"Just because the debt, which arose on the date that the parties entered into a lease agreement, was contingent or unmatured, or not yet collectible on the date that the parties signed the agreement, does not mean that it was not a "debt' " courtlistener.com/opinion/1926495/…
    – DavePhD
    Commented Oct 18, 2019 at 14:07

The answer is a certain 'no'. There was a question along the lines of "How can one always be debt-free, given that we get monthly bills?" In that case, we make the distinction between an accumulated debt and regular bills.

I'd prefer not to argue word definitions, per se, or semantics. For purposes of such exercises, your highlighted quote helps make the distinction. The monthly rent, utilities, cable bill, etc, are not 'debt' and go in a different category.

To play devil's advocate, if the rent is $1000, how would you enter it? On 12/31 show $12K in debt due next year? Or just next month's rent?


This question of the financial assessment test is asking for your monthly repayment rate for any annuity loans you have.

An annuity loan is when you receive either a sum of money or goods/services worth a certain amount of money and then pay that money back over time through a monthly installment plan. The questionaire is asking you for the monthly installments you need to pay.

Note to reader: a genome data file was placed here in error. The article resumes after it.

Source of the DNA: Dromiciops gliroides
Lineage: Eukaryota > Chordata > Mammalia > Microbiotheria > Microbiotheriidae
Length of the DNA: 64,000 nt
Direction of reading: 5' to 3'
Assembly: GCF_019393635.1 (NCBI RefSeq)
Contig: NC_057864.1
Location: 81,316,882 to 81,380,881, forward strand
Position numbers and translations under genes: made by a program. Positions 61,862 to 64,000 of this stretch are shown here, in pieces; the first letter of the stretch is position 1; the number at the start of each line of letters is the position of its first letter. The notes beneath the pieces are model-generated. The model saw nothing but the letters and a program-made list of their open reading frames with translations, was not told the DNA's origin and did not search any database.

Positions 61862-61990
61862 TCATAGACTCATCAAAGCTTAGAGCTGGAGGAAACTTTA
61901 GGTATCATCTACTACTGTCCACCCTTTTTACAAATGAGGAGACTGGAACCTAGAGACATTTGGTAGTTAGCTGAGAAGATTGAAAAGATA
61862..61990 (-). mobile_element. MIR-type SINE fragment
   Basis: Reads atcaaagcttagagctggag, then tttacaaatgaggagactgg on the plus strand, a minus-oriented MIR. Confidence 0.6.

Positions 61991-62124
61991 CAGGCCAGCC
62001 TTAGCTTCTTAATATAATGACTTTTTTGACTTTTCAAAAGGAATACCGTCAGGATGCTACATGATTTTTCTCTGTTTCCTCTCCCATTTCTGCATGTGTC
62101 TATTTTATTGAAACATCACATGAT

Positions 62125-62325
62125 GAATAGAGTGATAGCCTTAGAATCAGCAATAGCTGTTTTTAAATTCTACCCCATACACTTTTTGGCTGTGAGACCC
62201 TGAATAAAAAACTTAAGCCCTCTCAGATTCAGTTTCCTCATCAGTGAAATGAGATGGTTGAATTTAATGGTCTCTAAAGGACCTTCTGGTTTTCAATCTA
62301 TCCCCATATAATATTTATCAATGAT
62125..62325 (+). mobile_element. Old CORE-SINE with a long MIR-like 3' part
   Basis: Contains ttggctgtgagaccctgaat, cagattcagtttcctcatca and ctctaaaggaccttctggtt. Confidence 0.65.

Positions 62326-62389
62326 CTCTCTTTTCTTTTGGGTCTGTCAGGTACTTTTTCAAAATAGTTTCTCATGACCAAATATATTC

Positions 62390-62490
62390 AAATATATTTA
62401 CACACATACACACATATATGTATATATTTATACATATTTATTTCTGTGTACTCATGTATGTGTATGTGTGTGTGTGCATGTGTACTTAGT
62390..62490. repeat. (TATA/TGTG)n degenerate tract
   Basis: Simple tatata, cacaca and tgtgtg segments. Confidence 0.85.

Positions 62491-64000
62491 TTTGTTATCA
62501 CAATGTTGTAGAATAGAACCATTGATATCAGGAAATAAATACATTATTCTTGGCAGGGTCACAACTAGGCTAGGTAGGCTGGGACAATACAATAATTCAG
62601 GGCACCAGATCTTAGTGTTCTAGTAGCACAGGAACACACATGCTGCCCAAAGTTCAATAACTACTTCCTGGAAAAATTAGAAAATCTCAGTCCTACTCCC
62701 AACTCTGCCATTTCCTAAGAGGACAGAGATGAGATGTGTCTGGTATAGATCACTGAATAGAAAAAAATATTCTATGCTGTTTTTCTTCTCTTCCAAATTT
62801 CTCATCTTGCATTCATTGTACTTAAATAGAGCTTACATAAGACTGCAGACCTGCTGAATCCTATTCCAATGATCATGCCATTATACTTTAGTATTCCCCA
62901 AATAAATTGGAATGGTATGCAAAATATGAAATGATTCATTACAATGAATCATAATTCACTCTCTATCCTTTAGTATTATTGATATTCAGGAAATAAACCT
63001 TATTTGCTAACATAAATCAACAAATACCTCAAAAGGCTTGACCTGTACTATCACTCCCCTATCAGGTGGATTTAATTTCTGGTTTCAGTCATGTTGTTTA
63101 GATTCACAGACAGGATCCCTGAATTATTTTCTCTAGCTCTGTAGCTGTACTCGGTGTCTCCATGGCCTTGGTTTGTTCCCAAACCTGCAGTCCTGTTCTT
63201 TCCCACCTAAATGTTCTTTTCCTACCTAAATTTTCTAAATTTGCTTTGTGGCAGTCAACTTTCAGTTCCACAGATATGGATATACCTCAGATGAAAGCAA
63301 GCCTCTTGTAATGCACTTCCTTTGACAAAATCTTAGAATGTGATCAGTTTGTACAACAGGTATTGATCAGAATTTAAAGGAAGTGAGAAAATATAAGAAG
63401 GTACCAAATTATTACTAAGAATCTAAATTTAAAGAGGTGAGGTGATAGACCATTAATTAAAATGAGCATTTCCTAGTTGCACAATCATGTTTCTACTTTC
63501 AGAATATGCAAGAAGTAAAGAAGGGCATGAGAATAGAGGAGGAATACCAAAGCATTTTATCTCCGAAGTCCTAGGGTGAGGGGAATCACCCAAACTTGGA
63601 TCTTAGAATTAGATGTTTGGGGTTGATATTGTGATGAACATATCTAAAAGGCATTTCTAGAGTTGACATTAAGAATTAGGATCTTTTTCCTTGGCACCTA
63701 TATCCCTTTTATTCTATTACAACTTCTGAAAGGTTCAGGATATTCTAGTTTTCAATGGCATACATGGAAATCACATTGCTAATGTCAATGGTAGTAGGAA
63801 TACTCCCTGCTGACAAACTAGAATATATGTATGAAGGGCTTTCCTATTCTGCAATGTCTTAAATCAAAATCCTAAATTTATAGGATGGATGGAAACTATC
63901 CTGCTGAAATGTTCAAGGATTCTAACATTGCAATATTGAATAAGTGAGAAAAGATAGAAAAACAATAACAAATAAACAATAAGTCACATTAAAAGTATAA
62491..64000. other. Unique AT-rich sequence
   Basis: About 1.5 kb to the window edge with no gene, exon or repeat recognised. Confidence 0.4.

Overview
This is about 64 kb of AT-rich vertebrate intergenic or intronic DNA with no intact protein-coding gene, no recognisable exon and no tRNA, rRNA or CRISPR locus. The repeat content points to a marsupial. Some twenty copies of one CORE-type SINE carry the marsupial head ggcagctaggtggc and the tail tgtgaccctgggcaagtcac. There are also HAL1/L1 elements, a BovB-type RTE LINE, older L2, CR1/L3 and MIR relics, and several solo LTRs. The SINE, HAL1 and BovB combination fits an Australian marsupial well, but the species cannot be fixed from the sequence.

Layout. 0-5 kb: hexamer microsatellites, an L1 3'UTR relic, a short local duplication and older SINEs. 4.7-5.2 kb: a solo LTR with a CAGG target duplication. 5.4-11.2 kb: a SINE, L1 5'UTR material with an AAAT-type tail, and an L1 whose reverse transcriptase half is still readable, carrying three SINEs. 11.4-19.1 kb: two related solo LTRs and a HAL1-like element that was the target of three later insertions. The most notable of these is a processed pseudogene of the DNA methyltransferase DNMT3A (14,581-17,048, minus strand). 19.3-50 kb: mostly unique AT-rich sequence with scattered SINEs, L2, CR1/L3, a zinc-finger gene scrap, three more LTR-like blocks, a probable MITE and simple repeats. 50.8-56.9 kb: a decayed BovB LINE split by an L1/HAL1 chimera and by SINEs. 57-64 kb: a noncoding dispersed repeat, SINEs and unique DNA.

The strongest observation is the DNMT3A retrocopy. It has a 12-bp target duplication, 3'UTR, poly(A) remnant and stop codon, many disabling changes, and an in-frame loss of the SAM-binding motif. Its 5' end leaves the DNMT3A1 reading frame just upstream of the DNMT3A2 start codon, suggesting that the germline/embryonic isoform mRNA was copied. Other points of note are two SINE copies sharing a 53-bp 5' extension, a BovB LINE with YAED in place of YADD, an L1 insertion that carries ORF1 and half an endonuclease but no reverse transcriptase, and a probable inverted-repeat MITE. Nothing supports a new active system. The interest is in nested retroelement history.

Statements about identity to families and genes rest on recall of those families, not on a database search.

A rent is not a loan because you do not own the property you rent. You just pay a monthly fee for using it.

How is a rent different from a debt repayment through an installment plan?

  • An installment plan will end eventually when you paid all the required rates. A rent contract doesn't have such a finite goal. You pay as long as you live there.
  • You can get out of the obligation to pay rent each month by canceling the lease and moving out. The only ways to get out of the monthly obligation to pay the rates for an installment plan are to repay it in full, renegotiate it or by declaring personal bankruptcy.

Note that rent can become debt paid through an installment plan when you don't pay it. When you miss a monthly rent payment, your landlord will then ask you how you intend to pay it. One option could be a monthly installment plan. For example, if you are supposed to pay $1000 rent per month and you missed one month rent, you could negotiate with your landlord that you pay $1100 for the next 10 months. That means you now pay $1000 rent per month and $100 debt repayment per month for the next 10 months.